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Thursday, February 21, 2008
8:30am Pacific/11:30am Eastern/3:30pm GMT

Bill Catlette and Richard Hadden will be the featured guests on a live 60-minute webinar, hosted by Globoforce, a leading global provider of strategic recognition solutions.

Entitled "Work is Contractual - Effort is Personal", the webinar will be based on our latest book, Contented Cows MOOve Faster.

10 Things to Do (and NOT Do) in an Uncertain Economy

by Bill Catlette and Richard Hadden

Though it's difficult to tell what's going on with the economy, the presence of persistently high oil prices, coupled with the continued unwinding of the sub- prime mortgage mess, and a nervous Fed, it seems that we're destined for a bit of a rough patch, regardless of how you classify it.

Though we're as prone to be wrong as anyone else, one of the benefits of having earned a few gray hairs (more so Richard than Bill, proving that age has little to do with it), is having experienced things that do and don't work in an uncertain economy. To wit, here is our contribution on measures businesses should and should not be entertaining for the foreseeable future:

1. First and foremost, remember that the best way to weather turbulent times is with the willing engagement of a focused, fired-up, capably led workforce. Avoid senseless, knee-jerk reactions guaranteed to make workers power back a notch or two. Things like layoffs du jour (unless survival is truly at stake), poorly thought out pay cuts (especially incentive pay), and petty cutbacks. When you do make necessary cuts, remember - managers bleed first.

2. Don't let fear cause your workforce to disengage. Asking people to be judicious about expenses is one thing - injecting an unnecessary dose of fear into the workplace is another. The degree to which employees are concerned about losing their jobs varies inversely with the degree to which they are concerned with doing their jobs, and taking care of customers.

3. Don't try to work your way out of a short-term earnings problem by "dumbing down" the organization. One of the first shoes to fall in a questionable economy usually lands squarely on top of the organization's training budget. If you're doing unnecessary training, you should stop it anyway, but the notion that we can somehow help the business by deferring necessary training is intellectually bankrupt. Think about that the next time you fly or have surgery.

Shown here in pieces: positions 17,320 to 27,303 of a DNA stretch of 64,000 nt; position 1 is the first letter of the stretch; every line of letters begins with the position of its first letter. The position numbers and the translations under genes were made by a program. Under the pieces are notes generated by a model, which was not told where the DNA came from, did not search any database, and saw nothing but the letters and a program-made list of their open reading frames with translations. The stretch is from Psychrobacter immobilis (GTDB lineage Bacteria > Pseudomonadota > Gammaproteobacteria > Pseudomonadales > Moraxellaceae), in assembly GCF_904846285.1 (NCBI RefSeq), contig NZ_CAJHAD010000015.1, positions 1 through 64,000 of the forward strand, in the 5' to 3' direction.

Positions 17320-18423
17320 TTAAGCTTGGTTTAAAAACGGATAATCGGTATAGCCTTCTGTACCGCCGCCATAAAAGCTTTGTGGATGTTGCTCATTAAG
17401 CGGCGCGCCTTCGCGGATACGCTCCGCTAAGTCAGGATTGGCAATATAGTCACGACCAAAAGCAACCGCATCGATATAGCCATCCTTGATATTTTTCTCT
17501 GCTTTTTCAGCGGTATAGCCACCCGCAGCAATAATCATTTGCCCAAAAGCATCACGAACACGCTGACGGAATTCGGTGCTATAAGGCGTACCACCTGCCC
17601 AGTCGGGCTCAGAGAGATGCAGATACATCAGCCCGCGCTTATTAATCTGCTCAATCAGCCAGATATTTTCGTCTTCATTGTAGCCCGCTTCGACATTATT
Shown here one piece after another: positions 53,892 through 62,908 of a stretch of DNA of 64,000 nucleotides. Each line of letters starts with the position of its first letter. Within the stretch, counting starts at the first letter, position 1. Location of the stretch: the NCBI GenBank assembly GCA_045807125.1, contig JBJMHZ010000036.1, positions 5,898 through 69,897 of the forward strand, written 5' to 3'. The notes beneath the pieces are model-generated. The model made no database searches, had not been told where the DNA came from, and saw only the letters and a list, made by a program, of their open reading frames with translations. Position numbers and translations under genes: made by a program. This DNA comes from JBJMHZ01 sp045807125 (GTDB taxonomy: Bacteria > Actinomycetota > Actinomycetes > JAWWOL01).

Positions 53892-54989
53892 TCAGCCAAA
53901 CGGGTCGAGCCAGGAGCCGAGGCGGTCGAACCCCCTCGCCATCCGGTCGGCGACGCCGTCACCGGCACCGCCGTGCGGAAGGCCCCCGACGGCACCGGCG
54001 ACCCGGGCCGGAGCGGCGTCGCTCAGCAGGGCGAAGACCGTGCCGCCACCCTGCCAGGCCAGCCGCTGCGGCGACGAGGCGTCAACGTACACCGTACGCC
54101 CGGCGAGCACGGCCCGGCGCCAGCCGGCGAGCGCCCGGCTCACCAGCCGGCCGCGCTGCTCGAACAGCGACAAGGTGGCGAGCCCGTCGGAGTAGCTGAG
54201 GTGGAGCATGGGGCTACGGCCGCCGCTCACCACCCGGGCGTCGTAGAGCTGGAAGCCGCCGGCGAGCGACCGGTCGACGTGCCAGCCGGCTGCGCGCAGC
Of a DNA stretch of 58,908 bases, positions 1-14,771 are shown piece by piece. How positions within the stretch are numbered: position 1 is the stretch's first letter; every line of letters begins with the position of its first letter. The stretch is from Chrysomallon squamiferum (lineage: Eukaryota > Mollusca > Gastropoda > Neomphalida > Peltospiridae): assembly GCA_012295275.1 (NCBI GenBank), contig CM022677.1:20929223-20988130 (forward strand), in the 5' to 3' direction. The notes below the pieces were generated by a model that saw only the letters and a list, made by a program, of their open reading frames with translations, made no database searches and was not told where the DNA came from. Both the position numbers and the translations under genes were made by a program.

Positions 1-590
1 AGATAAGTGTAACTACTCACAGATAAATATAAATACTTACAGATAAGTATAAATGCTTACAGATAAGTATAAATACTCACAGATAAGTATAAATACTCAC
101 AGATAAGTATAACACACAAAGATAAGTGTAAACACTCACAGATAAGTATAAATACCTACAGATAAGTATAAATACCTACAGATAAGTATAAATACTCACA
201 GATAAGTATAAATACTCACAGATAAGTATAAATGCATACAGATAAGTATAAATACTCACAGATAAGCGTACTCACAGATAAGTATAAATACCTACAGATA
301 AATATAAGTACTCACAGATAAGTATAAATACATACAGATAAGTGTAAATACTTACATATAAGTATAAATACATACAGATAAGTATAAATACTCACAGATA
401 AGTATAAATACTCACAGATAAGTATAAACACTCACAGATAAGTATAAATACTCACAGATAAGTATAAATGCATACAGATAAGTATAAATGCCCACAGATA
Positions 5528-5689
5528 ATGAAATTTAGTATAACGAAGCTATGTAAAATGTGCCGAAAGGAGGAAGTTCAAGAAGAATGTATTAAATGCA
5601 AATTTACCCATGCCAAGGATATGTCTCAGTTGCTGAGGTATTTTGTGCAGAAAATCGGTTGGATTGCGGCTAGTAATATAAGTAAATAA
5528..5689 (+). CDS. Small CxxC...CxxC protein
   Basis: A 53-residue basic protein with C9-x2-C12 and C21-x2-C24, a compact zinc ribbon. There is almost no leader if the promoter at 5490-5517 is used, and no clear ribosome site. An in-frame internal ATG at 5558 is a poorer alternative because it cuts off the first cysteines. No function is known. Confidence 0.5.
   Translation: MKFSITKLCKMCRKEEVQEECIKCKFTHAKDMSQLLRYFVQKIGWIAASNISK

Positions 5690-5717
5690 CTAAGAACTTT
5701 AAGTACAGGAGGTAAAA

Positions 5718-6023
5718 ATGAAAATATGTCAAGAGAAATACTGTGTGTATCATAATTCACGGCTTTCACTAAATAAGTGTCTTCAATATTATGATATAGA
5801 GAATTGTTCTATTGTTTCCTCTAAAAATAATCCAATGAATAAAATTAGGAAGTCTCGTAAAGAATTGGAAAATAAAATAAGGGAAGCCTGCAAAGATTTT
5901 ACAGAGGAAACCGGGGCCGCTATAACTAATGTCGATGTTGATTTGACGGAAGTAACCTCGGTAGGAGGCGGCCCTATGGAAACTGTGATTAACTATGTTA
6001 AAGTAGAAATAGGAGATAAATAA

4. Don't (repeat, Don't) stop recruiting. If anything, redouble your recruiting efforts. In case you didn't notice, Warren Buffett, one of the savviest investors of all time, closed deals to buy two businesses the week before Christmas, and another last week. He's on a buying spree because, with a shaky economy, things are getting cheaper, to include good businesses that he'd like to add to his Berkshire Hathaway portfolio. The same principle applies to rounding up talented people. They are out there. Go find them, and start a conversation with them now.

5. Don't be afraid to talk candidly with your people about how the business is doing. The one thing that distracts people more than anything else is not knowing what's going on. As psychologist Karl Jung observed, "When facts are few, opinions loom large." Every minute your folks spend wondering or worrying is a minute your customers are being ignored.

6. Crank up your "hi touch." Going through a difficult economic period impacts more than just business interests. We're all affected personally as well, some more than others. This is an excellent time to show that you care by spending a bit more quality time with the people on your team, listening to them, and making sure they have what they need. Especially those on the front line. Don't pry, but sharpen your awareness of special circumstances. Has a spouse been downsized? A mortgage foreclosed on? Watch for signs of added stress. Don't play psychologist, but make sure your Employee Assistance Program is ready to respond and help where needed.

7. Do some good. One thing that helps keep people's spirits up is to be involved in a project that helps those who are less fortunate. This is an excellent time to get your team involved in a worthwhile service project, be it a charity drive, building a Habitat for Humanity house, or something else.

8. Pay extra attention to your customers. Too many businesses hunker down and go below the radar when economic growth slows. This is the time to show customers you care about them. If you do, chances are you'll exit the current rough patch with better customer relations, and maybe more customers.

9. Pay attention to both your accounts receivable and payable. Initiate conversations with slow payers earlier than you otherwise might; on the flip side, don't stretch out your suppliers. In fact, one of the best investments you can make is to pay your suppliers (especially the small businesses) quickly. Trust us, they will notice, and you will notice their extra effort on your behalf.

10. Smile. That's right, smile, and do it more often. The fact that things are getting a little shaky and people are scared (yes, you probably are, too) doesn't overturn the principle that people prefer to associate with those who are positive and optimistic. Your smile will brighten the day of the folks around you, they'll get more done, and feel better about it, too.

Want a more engaged workforce? Want the performance benefits of creating a great place to work? Bring Bill Catlette or Richard Hadden in to speak or conduct leadership training for your organization, or to keynote your association's next convention.

Contact Bill (901- 853-9646) or Richard (904-720-0870), and let's talk about how we can make your next meeting a colossal success!

Richard Hadden and Bill Catlette
Contented Cow Partners, LLC

phone: 904-720-0870
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